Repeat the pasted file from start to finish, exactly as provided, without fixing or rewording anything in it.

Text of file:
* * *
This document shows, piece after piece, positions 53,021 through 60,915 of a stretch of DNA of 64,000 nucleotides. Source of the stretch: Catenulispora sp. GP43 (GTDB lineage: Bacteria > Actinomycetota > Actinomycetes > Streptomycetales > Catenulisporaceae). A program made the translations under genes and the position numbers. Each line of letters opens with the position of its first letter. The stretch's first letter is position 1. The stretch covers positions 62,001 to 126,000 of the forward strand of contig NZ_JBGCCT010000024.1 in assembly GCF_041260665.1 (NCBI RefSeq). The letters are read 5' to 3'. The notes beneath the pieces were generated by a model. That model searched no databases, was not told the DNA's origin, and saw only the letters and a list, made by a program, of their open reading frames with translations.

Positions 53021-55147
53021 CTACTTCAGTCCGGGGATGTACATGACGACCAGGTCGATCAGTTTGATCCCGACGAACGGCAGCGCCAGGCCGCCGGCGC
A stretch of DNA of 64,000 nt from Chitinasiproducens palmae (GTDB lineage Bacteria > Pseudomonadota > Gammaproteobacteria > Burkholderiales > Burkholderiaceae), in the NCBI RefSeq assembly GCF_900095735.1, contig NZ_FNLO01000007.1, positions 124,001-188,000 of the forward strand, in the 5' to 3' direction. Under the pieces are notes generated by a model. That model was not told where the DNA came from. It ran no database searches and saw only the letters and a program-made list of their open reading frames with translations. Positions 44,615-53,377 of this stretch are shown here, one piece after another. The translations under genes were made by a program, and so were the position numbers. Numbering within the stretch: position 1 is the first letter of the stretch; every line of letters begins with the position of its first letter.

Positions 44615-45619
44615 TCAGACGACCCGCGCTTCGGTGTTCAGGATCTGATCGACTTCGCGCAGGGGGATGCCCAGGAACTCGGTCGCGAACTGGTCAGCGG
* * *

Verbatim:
This document shows, piece after piece, positions 53,021 through 60,915 of a stretch of DNA of 64,000 nucleotides. Source of the stretch: Catenulispora sp. GP43 (GTDB lineage: Bacteria > Actinomycetota > Actinomycetes > Streptomycetales > Catenulisporaceae). A program made the translations under genes and the position numbers. Each line of letters opens with the position of its first letter. The stretch's first letter is position 1. The stretch covers positions 62,001 to 126,000 of the forward strand of contig NZ_JBGCCT010000024.1 in assembly GCF_041260665.1 (NCBI RefSeq). The letters are read 5' to 3'. The notes beneath the pieces were generated by a model. That model searched no databases, was not told the DNA's origin, and saw only the letters and a list, made by a program, of their open reading frames with translations.

Positions 53021-55147
53021 CTACTTCAGTCCGGGGATGTACATGACGACCAGGTCGATCAGTTTGATCCCGACGAACGGCAGCGCCAGGCCGCCGGCGC
A stretch of DNA of 64,000 nt from Chitinasiproducens palmae (GTDB lineage Bacteria > Pseudomonadota > Gammaproteobacteria > Burkholderiales > Burkholderiaceae), in the NCBI RefSeq assembly GCF_900095735.1, contig NZ_FNLO01000007.1, positions 124,001-188,000 of the forward strand, in the 5' to 3' direction. Under the pieces are notes generated by a model. That model was not told where the DNA came from. It ran no database searches and saw only the letters and a program-made list of their open reading frames with translations. Positions 44,615-53,377 of this stretch are shown here, one piece after another. The translations under genes were made by a program, and so were the position numbers. Numbering within the stretch: position 1 is the first letter of the stretch; every line of letters begins with the position of its first letter.

Positions 44615-45619
44615 TCAGACGACCCGCGCTTCGGTGTTCAGGATCTGATCGACTTCGCGCAGGGGGATGCCCAGGAACTCGGTCGCGAACTGGTCAGCGG